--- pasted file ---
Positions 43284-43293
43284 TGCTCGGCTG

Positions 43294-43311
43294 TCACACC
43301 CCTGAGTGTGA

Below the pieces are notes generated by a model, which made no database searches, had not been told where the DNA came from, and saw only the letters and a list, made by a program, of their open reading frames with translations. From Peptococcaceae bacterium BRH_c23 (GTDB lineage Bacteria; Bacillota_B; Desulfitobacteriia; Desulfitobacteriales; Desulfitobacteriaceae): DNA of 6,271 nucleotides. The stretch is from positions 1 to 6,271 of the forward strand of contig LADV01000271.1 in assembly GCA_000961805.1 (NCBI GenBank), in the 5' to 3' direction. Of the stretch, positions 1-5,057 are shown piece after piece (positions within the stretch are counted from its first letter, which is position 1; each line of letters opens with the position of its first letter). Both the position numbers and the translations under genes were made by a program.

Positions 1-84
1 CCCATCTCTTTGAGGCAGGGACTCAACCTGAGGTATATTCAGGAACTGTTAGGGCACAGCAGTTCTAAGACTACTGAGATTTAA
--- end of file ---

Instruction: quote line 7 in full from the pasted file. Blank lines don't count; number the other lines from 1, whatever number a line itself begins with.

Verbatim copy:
Positions 1-84